Stock Options Calculator:
Calculate Your Investment Profits

How to Use the Stock Options Calculator

The stock option calculator shows you profit and loss scenarios for buying calls and puts. It’s easy to use, it’s free, and only requires only a few pieces of information.

Here are the steps for calculating your option’s potential profit.

  1. Choose whether you are buying a call option or put option.
  2. Input the option expiration date. This is optional, as it will not affect the calculation.Type the option strike price.
  3. Key in the number of options contracts. This will affect the cost and total profit.
  4. Input the price per share of the option. This is how option prices are typically quoted on financial websites and trading platforms.
  5. Total Cost is calculated for you. The total cost of each contract is the option price x 100 shares, since contracts are for 100 shares.


 

6. Input the current price of the stock.

7. Insert the Estimated Stock Price at Expiration. This is the target price you think the stock may trade at prior to expiration. Input different estimates to see various profit and loss scenarios.

8. Expected Change is calculated for you. It’s the percentage and dollar difference between the Estimated future stock price and the Current stock price.

9. Total Return on Option is calculated for you and is the dollar profit you make over and above the cost. It also shows the percentage difference between your profit and cost.

Basic Guide to Understanding Stock Options

Buying a stock option gives the option owner the right to buy (call option) or sell (put option) the underlying stock at a specified price (strike price) before a certain date (expiration date).

Call Options Explained

Here are the scenarios that can play out, with further explanations below:

Stock price is at $51 at expiration: this is your break even point.

Stock price is above $51 at expiration: you make a profit over and above your cost.

Stock price is below $50 at expiration: the call is worthless and you lose the $100 you spent on it.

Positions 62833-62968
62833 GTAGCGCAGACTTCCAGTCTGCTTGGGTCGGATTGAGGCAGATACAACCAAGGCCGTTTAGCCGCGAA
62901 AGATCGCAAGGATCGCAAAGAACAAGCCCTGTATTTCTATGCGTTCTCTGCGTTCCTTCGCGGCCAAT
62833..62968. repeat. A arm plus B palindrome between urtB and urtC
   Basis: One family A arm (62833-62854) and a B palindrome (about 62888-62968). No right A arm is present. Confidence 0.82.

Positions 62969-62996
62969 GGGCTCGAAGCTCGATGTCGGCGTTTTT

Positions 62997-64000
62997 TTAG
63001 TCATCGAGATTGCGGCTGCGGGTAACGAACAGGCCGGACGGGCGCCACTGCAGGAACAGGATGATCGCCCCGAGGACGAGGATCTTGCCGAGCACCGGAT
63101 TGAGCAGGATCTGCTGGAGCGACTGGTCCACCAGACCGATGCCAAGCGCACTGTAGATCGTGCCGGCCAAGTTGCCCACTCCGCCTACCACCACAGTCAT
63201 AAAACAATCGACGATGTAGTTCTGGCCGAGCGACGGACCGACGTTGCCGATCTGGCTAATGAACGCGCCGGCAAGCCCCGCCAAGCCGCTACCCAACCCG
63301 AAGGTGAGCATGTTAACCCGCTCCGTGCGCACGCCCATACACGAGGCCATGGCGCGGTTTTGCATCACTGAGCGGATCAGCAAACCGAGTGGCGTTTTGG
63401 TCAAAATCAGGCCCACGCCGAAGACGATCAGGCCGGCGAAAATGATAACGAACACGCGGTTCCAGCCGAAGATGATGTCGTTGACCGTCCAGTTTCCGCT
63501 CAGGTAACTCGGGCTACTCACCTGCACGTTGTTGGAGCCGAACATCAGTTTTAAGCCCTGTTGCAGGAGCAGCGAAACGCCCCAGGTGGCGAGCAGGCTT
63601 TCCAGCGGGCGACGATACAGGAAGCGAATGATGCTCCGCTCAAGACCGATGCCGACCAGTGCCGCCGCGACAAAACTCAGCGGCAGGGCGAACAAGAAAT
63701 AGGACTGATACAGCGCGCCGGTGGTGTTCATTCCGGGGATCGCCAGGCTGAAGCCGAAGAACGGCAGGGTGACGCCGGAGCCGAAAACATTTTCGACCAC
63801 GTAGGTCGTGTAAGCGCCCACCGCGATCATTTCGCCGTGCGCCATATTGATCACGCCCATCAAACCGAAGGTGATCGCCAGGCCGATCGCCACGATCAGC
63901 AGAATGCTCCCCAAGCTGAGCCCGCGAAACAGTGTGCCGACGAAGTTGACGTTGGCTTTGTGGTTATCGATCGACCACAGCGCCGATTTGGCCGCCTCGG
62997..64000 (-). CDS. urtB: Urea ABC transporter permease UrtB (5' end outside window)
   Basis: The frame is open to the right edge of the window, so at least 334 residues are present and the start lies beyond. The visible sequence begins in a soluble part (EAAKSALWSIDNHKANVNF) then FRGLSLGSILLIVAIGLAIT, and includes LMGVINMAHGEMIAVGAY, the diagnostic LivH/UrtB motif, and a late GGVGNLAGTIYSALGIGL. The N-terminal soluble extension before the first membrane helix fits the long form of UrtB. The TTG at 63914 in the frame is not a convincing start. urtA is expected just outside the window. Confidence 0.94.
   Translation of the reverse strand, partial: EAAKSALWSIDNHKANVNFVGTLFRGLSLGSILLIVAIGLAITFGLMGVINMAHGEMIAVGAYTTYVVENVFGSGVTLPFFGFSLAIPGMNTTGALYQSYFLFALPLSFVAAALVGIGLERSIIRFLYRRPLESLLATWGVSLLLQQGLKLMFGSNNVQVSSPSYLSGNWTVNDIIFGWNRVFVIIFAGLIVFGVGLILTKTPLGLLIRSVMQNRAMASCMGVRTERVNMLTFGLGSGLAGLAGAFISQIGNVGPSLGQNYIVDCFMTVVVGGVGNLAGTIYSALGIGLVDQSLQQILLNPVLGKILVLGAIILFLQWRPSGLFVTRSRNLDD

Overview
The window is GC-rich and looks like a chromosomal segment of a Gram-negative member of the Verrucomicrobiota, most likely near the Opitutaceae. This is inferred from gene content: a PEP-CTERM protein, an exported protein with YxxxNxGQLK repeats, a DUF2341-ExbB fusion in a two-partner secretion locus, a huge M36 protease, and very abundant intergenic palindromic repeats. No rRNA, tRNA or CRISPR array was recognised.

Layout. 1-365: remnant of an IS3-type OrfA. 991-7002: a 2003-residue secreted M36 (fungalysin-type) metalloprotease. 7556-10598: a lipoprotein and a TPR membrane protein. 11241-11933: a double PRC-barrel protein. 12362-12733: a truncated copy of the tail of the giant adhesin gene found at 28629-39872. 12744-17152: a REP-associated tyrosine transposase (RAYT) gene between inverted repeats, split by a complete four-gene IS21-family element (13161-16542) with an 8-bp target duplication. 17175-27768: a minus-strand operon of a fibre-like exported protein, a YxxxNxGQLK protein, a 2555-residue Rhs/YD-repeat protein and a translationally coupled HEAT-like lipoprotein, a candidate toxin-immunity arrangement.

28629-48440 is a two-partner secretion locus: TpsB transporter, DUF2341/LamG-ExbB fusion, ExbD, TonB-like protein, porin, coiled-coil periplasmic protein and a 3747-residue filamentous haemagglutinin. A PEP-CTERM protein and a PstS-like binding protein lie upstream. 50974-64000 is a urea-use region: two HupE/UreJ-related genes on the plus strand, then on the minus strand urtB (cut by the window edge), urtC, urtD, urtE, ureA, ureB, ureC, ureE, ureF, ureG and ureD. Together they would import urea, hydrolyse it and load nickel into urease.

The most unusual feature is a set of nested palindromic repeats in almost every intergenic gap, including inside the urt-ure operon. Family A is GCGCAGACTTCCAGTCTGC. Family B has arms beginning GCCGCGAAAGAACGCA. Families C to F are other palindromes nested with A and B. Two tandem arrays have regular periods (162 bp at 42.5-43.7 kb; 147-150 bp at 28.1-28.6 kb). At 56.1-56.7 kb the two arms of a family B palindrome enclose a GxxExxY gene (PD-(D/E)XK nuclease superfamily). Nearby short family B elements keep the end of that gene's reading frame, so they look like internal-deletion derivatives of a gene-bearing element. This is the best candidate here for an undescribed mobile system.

Stock is between $50.01 and $50.99 at expiration: you have a partial loss of the $100 you spent on the option.

As expiration approaches, if the stock is trading at $55, your option will likely have a premium of about $5. Because that is what the option is worth. It is giving you the right to buy the stock at $50 while the stock is at $55. That’s a $5 advantage. You only paid $1 for the option contract so you net a $400 profit (($5-$1) x 100 shares).

If the stock price goes even higher, you make a larger profit.

What if the stock only goes up a little? You paid $1 for the option, with a strike price of $50. Add these two together to get your breakeven point: $51. The stock price needs to move above $51 for you to make money. 

If the stock price doesn’t move above $51, then you can sell the option for whatever you can get to reduce your loss. 

If the stock is trading at $50 or below at expiration the option is worth nothing, because it provides no advantage. You lose the $100 spent on the call option, regardless of how far the stock price drops below $50.

Put Options Explained

Here are the scenarios that can play out, with further explanations below:

Stock price is at $29 at expiration: this is your break even point.

Stock price is below $29 at expiration: you make a profit over and above your cost.

Stock price is above $30 at expiration: the call is worthless and you lose the $100 you spent on it.

Stock is between $29.01 and $29.99 at expiration: you have a partial loss of the $100 you spent on the option.

If the stock drops below $30, your option has some value, but it may not be enough to compensate you for the $1 ($100) you paid.